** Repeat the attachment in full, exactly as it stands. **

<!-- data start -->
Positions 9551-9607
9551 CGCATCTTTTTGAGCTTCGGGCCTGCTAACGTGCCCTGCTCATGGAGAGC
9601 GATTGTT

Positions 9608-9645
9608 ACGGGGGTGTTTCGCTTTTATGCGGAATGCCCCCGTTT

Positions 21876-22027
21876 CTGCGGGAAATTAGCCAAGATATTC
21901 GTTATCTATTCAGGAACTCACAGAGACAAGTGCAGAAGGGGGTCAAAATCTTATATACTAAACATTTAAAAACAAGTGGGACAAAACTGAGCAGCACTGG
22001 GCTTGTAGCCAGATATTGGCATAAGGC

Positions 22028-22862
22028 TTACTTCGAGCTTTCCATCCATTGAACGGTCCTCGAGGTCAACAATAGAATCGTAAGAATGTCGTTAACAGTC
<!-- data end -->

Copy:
Positions 9551-9607
9551 CGCATCTTTTTGAGCTTCGGGCCTGCTAACGTGCCCTGCTCATGGAGAGC
9601 GATTGTT

Positions 9608-9645
9608 ACGGGGGTGTTTCGCTTTTATGCGGAATGCCCCCGTTT

Positions 21876-22027
21876 CTGCGGGAAATTAGCCAAGATATTC
21901 GTTATCTATTCAGGAACTCACAGAGACAAGTGCAGAAGGGGGTCAAAATCTTATATACTAAACATTTAAAAACAAGTGGGACAAAACTGAGCAGCACTGG
22001 GCTTGTAGCCAGATATTGGCATAAGGC

Positions 22028-22862
22028 TTACTTCGAGCTTTCCATCCATTGAACGGTCCTCGAGGTCAACAATAGAATCGTAAGAATGTCGTTAACAGTC